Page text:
It’s time for a good old-fashioned bitch session. Now, I really can’t complain too much in the whole scheme of things. The New Small is coming along nicely and will hit its November publication date. I shot a legitimate 85 this year on the golf course–a personal best. I have my health. The last thing that you’ll ever hear me say is “Whoa is me.” But you don’t want to read a post about all that’s right in the World of Phil.
While life is good, I’m a bit peeved about a trend that hasn’t abated over the last few years: Many companies intentionally make it excessively difficult to cancel services.
Consider the following examples:
- XM Radio makes it really easy to sign up. In fact, when you lease certain cars, you get a three month trial version. Try canceling, though. At least a few years ago, I had to call a 1-800 number. I then needed to select from a number of options, no doubt with customers who chose “cancellation” queued well behind new customers. Of course, after speaking to a rep, I was still billed next month. I had to contact my credit card company after seeing another charge appear on my statement.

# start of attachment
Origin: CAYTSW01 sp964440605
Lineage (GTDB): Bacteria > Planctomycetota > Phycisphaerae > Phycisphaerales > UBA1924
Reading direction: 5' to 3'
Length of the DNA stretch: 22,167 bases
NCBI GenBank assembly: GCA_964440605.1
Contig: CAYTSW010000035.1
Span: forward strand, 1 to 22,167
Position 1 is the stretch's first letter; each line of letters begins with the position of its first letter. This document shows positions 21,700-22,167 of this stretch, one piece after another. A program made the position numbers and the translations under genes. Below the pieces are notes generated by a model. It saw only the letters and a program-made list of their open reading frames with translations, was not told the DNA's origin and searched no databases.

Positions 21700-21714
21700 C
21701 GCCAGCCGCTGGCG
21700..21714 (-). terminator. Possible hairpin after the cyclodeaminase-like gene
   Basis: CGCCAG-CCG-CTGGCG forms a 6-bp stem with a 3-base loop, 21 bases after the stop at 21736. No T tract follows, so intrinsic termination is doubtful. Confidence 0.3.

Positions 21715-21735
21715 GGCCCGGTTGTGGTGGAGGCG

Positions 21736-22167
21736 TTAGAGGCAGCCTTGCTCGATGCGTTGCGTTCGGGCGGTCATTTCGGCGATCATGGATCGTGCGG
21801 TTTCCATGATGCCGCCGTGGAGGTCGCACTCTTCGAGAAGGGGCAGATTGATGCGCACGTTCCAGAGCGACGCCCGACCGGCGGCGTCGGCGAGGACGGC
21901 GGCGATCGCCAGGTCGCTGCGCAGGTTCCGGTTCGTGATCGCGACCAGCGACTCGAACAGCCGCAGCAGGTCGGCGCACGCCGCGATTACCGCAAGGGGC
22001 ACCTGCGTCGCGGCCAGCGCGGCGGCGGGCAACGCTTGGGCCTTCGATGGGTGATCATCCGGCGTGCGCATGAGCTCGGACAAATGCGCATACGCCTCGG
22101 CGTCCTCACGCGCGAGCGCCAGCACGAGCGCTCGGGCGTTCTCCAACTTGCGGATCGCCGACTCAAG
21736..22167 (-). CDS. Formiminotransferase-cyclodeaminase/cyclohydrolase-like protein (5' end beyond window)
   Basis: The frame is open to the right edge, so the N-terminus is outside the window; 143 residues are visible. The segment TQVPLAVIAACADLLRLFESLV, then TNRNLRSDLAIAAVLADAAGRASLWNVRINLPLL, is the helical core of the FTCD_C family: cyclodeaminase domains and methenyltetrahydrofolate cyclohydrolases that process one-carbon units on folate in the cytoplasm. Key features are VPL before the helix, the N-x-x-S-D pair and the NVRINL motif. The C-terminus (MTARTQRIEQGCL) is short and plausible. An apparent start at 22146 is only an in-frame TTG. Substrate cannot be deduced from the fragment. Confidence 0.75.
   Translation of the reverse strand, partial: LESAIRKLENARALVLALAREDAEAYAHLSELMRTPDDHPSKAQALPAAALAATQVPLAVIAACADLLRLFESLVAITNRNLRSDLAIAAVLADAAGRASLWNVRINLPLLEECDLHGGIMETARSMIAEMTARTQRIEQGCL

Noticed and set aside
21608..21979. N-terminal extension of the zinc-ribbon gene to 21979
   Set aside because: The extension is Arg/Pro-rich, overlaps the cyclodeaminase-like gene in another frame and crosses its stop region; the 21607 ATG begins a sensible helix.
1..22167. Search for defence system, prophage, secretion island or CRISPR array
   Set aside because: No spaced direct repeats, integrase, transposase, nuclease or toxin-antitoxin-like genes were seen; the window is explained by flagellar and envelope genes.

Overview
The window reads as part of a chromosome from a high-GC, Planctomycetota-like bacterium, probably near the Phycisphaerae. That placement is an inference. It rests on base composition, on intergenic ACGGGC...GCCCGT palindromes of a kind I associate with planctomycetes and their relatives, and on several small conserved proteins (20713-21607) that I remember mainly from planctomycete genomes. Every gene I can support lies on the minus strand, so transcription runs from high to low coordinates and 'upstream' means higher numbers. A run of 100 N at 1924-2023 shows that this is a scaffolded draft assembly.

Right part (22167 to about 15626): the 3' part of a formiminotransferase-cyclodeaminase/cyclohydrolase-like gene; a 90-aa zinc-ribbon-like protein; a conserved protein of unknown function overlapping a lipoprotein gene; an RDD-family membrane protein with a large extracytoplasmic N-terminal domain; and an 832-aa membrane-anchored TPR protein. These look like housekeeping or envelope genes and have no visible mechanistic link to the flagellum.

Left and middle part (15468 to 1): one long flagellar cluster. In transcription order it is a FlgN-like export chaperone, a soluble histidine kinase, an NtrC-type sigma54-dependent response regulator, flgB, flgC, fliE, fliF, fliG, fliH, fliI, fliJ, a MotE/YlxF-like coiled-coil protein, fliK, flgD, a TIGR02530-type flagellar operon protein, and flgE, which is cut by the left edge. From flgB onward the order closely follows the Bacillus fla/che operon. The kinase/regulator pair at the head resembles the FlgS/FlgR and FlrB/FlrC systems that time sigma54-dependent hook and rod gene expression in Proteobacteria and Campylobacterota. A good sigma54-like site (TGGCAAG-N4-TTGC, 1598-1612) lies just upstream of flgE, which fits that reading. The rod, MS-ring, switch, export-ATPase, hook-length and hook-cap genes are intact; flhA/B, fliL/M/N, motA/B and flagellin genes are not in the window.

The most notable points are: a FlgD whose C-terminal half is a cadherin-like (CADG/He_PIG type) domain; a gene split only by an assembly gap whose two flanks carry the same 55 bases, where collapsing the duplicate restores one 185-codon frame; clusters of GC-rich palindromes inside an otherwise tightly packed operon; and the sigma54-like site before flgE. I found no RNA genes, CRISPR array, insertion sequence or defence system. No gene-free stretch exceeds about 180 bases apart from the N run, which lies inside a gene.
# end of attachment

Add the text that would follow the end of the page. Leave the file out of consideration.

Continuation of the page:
- Match.com – This site has its own byzantine approach to discourage you from canceling. It’s about an eight step process. Laughably, the site’s “Cancel Cancellation” button is hard to miss during this process, while “continue with cancellation” is intentionally minimized.
- Unnamed Aggregator – I used to syndicate my posts with one site. (I won’t name it here.) For a variety of reasons, I decided that I no longer wanted them to post my insights. I wanted to opt out. While adding an RSS feed was extremely easy on this site, for, er…technical reasons…those feeds could not be removed. (Yeah, that’s the ticket.) I actually had to contact the site and request this. And then I had to do this again for one of its sister sites.
Look, this isn’t new. It’s not like that is a relatively recent phenomenon. And, what’s more, I understand why this these sites make it hard for you to opt out or cancel: the almighty dollar. This isn’t rocket science. Sites such as Amazon.com offer the convenience of 1-click purchases. I can understand why 1-click cancellation doesn’t exist. But there’s a limit to how difficult this process ought to be.
We live in the age of the social customer. People talk, vent, bitch, and moan. Why risk irritated your customers and ex-customers? Wouldn’t you want to make it as easy as possible for them to come back? Aren’t you engendering enmity with these type of maddening processes?
What say you? What are your own cancellation nightmares?